1. Honor Thy Hue
"Use your current color (even if it's dyed) as a gauge when selecting your formula-and never lighten or darken your hair more than two shades at one time," says Rachel Glenn of Chicago's Prink Salon.
2. Thou Shalt Keep Thy Cool
Lightening tresses with a "warm" formula may leave you brassy. "Opting for a color described as 'cool' or 'neutral' is a safer bet for first-timers," says Jason Backe of Manhattan's Ted Gibson Salon.
3. Thou Shalt Not Skimp On Dye
Imagine running out of dye halfway through color application. Not good. The amount in most kits is sufficient for the "average" head of hair (about shoulder-length). So, cautions Patty Slattery, director of L'Oréal Technical Center, "If your locks are longer or very thick, stock up."
4. Thou Shalt Splurge On Tools
The application tools supplied by most kits are pretty flimsy. If you want the job done right, says Backe, pick up pro tools at any beauty-supply store. MC recommends: Spontex Vinyl Gloves, Color Trak Caddy Bowl and Brush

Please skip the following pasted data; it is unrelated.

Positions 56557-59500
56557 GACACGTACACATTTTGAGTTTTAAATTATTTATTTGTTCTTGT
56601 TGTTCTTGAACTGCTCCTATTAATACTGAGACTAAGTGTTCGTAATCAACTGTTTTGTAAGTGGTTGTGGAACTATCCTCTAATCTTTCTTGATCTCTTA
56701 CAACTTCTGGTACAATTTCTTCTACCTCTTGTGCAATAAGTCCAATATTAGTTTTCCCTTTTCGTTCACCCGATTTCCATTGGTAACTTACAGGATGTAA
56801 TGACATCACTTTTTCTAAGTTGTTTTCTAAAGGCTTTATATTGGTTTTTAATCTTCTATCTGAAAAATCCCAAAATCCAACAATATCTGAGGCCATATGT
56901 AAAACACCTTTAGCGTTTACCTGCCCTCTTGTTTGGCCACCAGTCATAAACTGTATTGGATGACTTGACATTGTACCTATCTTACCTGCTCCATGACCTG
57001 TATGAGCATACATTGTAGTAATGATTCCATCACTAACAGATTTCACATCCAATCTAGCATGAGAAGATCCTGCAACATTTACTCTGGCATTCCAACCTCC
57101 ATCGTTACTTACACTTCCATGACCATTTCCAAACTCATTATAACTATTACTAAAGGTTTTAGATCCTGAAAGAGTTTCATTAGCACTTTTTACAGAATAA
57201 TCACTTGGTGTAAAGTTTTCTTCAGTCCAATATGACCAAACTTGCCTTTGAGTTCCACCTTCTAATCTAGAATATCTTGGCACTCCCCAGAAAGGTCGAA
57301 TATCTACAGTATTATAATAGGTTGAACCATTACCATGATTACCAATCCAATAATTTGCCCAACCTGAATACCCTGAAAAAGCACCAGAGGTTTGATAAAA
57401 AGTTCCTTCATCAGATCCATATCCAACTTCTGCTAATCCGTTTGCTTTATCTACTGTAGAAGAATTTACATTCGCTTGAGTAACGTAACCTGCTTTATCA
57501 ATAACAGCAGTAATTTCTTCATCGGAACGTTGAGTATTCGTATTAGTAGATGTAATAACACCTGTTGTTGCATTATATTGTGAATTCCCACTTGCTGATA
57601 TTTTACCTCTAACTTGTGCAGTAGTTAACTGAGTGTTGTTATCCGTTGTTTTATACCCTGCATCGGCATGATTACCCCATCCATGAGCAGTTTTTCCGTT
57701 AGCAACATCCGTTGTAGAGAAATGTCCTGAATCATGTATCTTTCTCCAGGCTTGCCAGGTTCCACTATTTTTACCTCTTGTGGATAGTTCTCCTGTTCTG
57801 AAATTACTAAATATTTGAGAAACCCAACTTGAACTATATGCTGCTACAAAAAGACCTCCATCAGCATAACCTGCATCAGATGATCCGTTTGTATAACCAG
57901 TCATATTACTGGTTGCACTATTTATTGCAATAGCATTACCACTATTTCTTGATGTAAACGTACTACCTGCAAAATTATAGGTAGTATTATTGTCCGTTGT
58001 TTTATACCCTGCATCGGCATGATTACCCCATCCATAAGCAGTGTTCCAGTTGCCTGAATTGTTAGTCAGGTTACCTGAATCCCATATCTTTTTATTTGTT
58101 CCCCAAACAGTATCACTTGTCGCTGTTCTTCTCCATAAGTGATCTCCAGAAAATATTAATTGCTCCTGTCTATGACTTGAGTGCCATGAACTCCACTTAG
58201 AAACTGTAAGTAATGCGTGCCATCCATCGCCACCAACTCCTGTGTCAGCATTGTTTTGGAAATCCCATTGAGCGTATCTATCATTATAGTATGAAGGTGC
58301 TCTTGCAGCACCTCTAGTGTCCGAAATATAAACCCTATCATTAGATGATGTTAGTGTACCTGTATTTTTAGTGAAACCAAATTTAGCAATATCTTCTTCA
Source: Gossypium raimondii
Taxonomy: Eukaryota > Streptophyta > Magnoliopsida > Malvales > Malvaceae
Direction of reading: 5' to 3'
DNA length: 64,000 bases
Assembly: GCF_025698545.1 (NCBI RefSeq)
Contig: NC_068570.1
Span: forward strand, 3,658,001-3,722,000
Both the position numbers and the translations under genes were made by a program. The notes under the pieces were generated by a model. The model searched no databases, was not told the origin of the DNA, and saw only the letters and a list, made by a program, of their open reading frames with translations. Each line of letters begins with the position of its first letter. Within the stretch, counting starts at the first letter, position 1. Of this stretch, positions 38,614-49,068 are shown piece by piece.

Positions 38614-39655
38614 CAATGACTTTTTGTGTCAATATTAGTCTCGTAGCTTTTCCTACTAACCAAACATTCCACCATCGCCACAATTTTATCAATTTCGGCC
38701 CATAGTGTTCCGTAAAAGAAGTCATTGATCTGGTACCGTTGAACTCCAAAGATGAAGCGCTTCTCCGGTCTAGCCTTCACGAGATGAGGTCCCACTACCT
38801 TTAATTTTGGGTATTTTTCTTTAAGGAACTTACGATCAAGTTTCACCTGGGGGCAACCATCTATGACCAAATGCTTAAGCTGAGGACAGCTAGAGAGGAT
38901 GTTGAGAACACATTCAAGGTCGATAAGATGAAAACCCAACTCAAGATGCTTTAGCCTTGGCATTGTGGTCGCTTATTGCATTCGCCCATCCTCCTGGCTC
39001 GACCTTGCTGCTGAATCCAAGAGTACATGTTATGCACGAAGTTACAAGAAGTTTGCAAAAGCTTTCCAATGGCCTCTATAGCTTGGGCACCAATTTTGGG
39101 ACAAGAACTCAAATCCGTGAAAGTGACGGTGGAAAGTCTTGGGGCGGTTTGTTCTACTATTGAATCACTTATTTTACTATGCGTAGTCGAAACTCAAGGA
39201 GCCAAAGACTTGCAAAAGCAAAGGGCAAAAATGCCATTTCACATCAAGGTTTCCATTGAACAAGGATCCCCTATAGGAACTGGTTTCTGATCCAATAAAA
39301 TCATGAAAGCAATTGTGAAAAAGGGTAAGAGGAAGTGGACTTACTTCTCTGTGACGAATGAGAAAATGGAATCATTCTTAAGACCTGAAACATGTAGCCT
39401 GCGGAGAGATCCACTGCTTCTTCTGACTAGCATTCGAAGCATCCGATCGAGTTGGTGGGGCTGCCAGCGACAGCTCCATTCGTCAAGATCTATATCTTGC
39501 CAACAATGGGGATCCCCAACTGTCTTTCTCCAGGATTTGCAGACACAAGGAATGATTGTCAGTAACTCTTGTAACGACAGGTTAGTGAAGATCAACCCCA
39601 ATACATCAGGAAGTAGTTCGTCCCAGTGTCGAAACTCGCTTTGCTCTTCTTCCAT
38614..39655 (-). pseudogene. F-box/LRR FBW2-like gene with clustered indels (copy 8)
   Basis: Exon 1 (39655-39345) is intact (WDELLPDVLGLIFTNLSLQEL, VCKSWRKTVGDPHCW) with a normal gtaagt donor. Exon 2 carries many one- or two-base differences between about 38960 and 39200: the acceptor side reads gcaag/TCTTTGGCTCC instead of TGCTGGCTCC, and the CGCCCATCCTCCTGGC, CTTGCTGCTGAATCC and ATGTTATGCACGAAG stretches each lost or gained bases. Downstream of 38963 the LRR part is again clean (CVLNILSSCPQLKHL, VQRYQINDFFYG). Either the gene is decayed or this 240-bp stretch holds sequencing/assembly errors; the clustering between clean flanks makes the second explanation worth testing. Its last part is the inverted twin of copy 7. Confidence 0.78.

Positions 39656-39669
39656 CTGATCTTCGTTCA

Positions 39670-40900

5. Honor Thy Strand Test
Save yourself after-color anguish (and a hefty color-correction bill) by doing a strand test on your underlayer before coloring your whole head, says Slattery.
6. Thou Shalt Touch Up with Caution
"Mismatched roots and ends are a dead giveaway that you dye your own hair," says Backe. "This happens when dye dribbles down from the roots and oversaturates already-colored ends." Better to get a friend — or a three-way mirror — to help you confine dye to the regrowth area. Need to refresh the rest of your hair, too? Wait until the last five minutes of the process, then run color down the shaft.
7. Thou Shalt Not Trash Thy Tresses
"The more you baby your hair, the better it maintains new color," says Slattery. So choose shampoos formulated for color-treated tresses and deep-condition at least once a week. MC recommends: Kérastase Reflection Bain Miroir Shampoo and Chroma Reflect Masque
8. Thou Shalt Age Gracefully
"To cover grays, choose an allover shade that falls between your new silver strands and the color you had as a child," says Slattery. "This softens your face and camouflages regrowth."